Curbing Corruption in Development Projects: Memo for the World Bank Board of Governors

The wAnnual meetingsorld’s finance ministers serve as the governors of the World Bank and meet this weekend to review the Bank’s activities over the last year and set policy for the coming one.  The annual meeting is the first since the OECD released a remarkable document, one that subtly but unmistakably  damns the development community for failing to curb corruption in the projects it finances. In skillfully-crafted prose that points the finger at no one miscreant while charging all with dereliction of duty, the OECD’s Council for Development identifies weaknesses large and small in the corruption prevention efforts of both bilateral and multilateral development organizations and urges major reforms.  Corruption in development projects not only defeats the reason development aid is provided but, as the council stresses, many times leaves the recipient worse off than had no aid been extended in the first place.

The Bank’s Board of Governors should make the report and its recommendations the focus of their meeting. For two reasons. Continue reading

Corruption Risk Assessments: Some Observations on Private Sector Analyses

As the pressure to curb corruption has grown, so too has the demand for “corruption risk assessments,” efforts to predict what form corruption in a public agency or private firm is likely to take and what can be done to reduce if not to eliminate it.  In the private sector risk assessments have been fueled by national laws that reduce penalties for corruption violations if a firm has a risk management program in place.  In the public sector risk assessments help assure citizens that their money is not being stolen and provide an agency leader unlucky enough to be at the helm when a corruption scandal breaks at least a partial defense to charges of incompetence or venality.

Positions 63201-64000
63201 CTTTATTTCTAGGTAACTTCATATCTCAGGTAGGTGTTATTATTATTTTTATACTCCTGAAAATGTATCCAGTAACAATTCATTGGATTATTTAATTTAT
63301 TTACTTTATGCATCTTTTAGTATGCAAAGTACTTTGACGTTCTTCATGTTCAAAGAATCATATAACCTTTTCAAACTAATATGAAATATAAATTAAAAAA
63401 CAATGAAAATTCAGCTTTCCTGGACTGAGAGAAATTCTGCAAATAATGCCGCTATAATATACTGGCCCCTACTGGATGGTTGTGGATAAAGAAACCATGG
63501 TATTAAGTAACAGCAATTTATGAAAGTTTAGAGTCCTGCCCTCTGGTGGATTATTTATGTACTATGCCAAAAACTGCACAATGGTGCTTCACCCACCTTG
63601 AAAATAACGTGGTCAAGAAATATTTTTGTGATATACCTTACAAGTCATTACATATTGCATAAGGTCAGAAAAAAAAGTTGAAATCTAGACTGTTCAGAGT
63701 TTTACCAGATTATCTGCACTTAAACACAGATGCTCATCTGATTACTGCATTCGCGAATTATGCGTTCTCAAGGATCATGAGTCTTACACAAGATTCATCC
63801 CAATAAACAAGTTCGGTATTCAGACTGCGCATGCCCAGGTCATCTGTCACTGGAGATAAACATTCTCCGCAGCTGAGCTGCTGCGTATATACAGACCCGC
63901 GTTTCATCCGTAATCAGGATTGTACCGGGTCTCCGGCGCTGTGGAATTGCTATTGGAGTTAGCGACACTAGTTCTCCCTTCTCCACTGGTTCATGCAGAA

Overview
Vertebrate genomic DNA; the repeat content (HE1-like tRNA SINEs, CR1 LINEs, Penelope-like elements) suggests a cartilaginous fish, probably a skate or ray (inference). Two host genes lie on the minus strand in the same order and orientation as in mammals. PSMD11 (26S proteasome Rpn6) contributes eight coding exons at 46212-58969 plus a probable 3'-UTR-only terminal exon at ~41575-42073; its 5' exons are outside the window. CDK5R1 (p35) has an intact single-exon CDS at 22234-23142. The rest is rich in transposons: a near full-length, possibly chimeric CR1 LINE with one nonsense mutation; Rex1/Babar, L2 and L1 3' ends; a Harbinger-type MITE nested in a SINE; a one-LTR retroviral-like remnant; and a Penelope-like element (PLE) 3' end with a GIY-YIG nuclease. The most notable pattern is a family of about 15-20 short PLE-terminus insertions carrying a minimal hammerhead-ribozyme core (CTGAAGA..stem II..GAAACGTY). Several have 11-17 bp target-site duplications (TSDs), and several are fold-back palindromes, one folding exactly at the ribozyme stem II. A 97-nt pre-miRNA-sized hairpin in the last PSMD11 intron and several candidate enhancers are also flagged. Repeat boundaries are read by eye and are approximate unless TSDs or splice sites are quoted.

Public sector assessments come in several varieties: those which examine the risks faced by a single organization, say the Albanian tax agency, others which assess risks in a publicly-funded program, for example a de-forestation project in the Democratic Republic of the Congo, and still others which consider overall risk in a sector with a large public presence such as water or education.  While public sector assessments are almost always readily available, private sector assessments are not, presumably for proprietary or competitive reasons.  What is available on private sector risk assessment are hundreds (thousands?) of tomes advising firms on how to conduct a risk assessment — often written by those looking to assess the corruption risks a corporation faces for a fee.

A Google search for “corruption risk assessment” produced 300,000 hits, one for “assessing corruption risks” 48 million!  I won’t pretend to have read even a representative sample of the reports or “how to” manuals, but the many I have read so far have been a disappointment. Continue reading